Yoli (Constance Bennett) wants the finer items in life and sets her cap for a rich guy. She is torn between Ben (Wilfred Lawson) the generous wealthy guy and John (Paul Lukas) the kind poor guy.
Martha (Janet Gaynor) is tired of odd jobs and wants a home of her own; she'll take a guy if he goes with it. She is torn between Dr. Imre (Don Ameche) who keeps rabbits and The Great Sandor (Alan Mowbray) a magician who never pulls a rabbit out of a hat.
Susie (Loretta Young) claims she wants to be independent of men and run her own shop. She is torn between Count Karl Lanyi (Tyrone Power) and her idea of independence. Actually, she drops her business idea in a hot second for the promise of a serious relationship with a man who can take her out of the chorus.
All three women are selfish and shallow, which the movie addresses. There is the possibility throughout the story that they might feel the consequences of any mistakes, which is refreshing. Usually in stories like this, the lovers can be as silly as they please and everything works out fine.
Not in this movie. There is suffering.
Ladies in Love would be Tyrone Power's last film credited as Tyrone Power, Jr. It had been five years since his famous father, the Shakespearean actor Tyrone F. Power had died in his son's arms. Power loved his father dearly; it was likely a studio decision to drop the "junior" on his credit card. Still, it was a fitting adjustment as Tyrone the younger made his own mark in acting and would later become more famous than the man who taught him the essence of his craft.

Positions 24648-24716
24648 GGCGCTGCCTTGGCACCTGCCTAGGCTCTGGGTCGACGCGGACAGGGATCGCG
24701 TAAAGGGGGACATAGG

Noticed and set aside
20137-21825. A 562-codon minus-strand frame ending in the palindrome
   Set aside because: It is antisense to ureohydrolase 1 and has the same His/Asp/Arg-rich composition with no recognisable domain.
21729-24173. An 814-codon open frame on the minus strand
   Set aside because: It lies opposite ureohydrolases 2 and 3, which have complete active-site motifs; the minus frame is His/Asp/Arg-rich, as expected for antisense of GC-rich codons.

Power isn't in this film much, but that's ok. This is only his sixth out of fifty-two films. The world would later see a lot more of him at Twentieth Century Fox Studios.
The world would also see Ladies in Love (or similar stories) recycled. Two years later, Loretta Young would play the Constance Bennett role - the leader of the operation- in a comedy about three sisters on the hunt for wealthy husbands at an expensive resort. That film would be based on a play by Zoe Akins and would be titled Three Blind Mice. In a neat bit of unintentional foreshadowing, Young sings "Three Blind Mice" in Ladies in Love.
In 1953, Fox would make another film based on the same Zoe Akins play about three women looking for husbands, this time with Lauren Bacall, Marilyn Monroe and Betty Grable in How to Marry a Millionaire.
Though Ladies in Love has a familiar theme, and the three leads can be silly, their immaturity is not always rewarded. There is a remarkable self-aware quality to the writing that you won't find in the remakes. As the story twists and turns, you think you know how it will end, but you might be wrong.